An ‘unfortunate mistake’
Scott and Christensen did not return calls for comment last week about the project.
In an August 17 email to the East End Neighborhood Association about the project obtained by BoiseDev.com, Scott called the removal of the roof “an unfortunate mistake” by her contractor. She said she did not regret having the roof removed, but Scott wrote she “dropped the ball” by proceeding with the work without getting in touch with the city first.
“Because of the extreme neighborhood reaction to our mistake of removing the roof the job has been stopped and the City has no choice, but to make us submit a new application to declassify the house as contributing and request permission to demolish it completely and construct a new house in its place,” Scott wrote in the email. “I can’t emphasize enough that this was never our intention.”
Boise’s Senior Historic Preservation Planner Ted Vanegas said the city has not declared the home demolished. He said they are not requiring it to be torn down and a new home to be built in its place. The possibility for demolition is up to the Historic Preservation Commission, and the decision can be appealed to the Boise City Council.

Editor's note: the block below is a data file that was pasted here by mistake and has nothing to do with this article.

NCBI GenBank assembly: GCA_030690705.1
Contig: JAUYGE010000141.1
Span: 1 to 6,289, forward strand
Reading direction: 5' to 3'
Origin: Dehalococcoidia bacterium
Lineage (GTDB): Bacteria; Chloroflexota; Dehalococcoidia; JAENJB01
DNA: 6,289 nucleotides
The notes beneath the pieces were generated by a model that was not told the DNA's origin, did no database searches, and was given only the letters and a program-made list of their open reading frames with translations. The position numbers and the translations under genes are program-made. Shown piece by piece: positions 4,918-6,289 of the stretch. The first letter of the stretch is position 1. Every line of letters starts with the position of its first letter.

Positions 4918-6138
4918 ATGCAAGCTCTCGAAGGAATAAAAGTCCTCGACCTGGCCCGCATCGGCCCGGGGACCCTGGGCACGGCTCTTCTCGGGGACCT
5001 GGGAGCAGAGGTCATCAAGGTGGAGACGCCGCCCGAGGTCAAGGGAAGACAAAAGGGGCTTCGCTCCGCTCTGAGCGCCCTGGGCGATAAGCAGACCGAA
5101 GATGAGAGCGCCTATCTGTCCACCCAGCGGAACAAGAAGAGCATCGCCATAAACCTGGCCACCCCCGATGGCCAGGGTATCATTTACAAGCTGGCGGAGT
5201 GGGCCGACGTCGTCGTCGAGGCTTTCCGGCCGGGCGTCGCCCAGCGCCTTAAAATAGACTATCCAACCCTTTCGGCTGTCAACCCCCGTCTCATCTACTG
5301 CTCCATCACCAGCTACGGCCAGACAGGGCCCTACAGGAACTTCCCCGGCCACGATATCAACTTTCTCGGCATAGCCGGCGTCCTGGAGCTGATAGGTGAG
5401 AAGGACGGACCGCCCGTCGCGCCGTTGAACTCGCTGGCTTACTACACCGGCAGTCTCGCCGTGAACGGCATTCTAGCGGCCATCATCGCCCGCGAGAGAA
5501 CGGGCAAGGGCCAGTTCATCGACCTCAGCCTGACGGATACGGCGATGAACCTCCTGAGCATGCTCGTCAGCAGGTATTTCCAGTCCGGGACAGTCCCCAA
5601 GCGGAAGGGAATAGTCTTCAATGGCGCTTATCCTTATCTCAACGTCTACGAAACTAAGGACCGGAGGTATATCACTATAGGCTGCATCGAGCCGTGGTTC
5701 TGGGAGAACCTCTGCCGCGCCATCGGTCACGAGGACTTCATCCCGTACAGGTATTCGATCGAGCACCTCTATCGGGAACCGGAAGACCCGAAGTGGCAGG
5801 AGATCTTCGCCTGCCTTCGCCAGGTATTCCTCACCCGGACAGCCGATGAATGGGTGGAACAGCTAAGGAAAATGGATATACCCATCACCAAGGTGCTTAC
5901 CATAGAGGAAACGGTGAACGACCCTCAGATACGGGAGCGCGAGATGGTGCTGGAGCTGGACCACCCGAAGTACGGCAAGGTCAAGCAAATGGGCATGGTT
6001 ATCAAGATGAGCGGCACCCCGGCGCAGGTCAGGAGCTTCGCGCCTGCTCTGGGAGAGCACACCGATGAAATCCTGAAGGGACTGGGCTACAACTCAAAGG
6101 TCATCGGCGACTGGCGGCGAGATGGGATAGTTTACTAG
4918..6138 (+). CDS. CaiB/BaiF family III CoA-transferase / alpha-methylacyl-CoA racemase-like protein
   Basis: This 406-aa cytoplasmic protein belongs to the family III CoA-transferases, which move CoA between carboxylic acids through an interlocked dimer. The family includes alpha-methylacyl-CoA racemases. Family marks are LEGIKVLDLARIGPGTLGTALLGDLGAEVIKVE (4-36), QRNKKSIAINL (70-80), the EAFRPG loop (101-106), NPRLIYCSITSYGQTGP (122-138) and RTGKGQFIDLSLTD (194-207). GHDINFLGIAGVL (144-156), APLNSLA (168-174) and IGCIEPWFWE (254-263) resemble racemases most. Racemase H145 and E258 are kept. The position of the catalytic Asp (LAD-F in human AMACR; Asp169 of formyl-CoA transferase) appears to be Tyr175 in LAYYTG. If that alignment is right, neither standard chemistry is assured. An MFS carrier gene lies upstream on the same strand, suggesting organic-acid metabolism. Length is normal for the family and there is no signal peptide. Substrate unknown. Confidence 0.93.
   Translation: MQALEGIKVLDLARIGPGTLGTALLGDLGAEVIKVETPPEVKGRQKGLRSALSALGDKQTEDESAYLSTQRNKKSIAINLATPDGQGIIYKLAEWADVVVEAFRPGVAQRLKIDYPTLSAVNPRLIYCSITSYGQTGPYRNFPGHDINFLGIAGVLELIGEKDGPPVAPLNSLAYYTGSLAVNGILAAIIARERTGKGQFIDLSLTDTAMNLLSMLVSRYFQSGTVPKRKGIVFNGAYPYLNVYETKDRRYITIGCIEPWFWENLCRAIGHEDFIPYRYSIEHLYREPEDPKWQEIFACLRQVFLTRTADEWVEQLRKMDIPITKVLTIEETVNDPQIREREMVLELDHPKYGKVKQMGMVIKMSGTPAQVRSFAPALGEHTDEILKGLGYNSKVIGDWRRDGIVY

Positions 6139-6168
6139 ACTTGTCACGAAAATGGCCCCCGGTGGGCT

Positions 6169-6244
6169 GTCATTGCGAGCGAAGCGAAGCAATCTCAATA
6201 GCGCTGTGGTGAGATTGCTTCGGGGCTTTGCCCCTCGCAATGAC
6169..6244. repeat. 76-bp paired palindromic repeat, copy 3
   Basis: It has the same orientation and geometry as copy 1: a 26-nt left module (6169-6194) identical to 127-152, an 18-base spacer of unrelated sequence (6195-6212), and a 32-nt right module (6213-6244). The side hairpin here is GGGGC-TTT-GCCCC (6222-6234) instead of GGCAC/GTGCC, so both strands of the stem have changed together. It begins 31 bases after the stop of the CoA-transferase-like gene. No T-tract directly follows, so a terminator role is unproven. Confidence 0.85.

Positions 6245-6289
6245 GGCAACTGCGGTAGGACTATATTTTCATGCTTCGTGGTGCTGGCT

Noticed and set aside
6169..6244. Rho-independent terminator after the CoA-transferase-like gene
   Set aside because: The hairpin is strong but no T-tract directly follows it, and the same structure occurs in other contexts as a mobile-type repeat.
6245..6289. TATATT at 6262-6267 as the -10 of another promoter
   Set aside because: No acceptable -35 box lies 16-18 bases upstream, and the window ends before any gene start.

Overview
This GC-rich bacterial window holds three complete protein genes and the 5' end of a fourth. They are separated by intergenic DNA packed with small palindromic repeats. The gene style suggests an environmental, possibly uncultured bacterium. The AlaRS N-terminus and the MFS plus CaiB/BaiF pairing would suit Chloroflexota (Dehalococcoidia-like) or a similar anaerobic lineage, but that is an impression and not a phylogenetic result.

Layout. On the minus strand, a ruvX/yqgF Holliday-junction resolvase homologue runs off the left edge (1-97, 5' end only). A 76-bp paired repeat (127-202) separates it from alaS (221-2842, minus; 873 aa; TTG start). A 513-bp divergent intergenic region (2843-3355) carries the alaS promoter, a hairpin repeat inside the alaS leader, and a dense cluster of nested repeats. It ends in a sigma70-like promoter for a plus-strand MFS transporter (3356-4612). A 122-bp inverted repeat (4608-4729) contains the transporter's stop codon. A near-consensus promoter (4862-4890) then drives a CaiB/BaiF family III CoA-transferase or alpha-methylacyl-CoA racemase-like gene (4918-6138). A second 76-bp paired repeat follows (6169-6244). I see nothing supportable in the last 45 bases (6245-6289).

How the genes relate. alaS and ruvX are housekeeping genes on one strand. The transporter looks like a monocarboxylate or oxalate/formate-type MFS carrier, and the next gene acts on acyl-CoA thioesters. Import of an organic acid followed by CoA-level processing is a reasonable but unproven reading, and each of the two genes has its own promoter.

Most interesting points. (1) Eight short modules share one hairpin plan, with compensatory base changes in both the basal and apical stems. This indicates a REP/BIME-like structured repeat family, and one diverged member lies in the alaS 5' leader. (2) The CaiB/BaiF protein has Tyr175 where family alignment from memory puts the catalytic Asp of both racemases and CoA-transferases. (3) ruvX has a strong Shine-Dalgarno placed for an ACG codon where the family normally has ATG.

“(The demolition) request is coming solely from (Scott) and the contractor,” Vanegas said in an email. “The city is only requiring review by the Commission because the scope of work has been exceeded to a point where commission review is required. They could certainly request to replace the roof in-kind, which the commission would have to approve.”
Violating a permit from the city on historic preservation matters can result in a fine or a misdemeanor. However, Deputy Director of Current Planning Cody Riddle said the city does not have plans to pursue either of these options even though they have the authority to do so.
“It’s the same process they would have went through if they would have asked up front (to demolish the home),” Riddle said. “It’s obviously unfortunate they would have gone about it this way. The hard part is nothing we do will bring the home back.”
Conflicting accounts of the home’s condition
There are multiple reasons Scott laid out in her email saying why the roof needed to be taken off, but neighbors, Preservation Idaho and the former homeowner expressed skepticism.
Scott said in her email the floors were “comically, if not frighteningly out of level” and the construction of the roof prevented the builder from completing necessary reinforcements once they started building. She also said the home was actually not contributing to the historic district because the front gable had been remodeled and was not part of the original structure.
The remodel of the front of the home was noted on the Idaho State Historic Preservation Office survey from 2011, and the city says it is still a contributing home.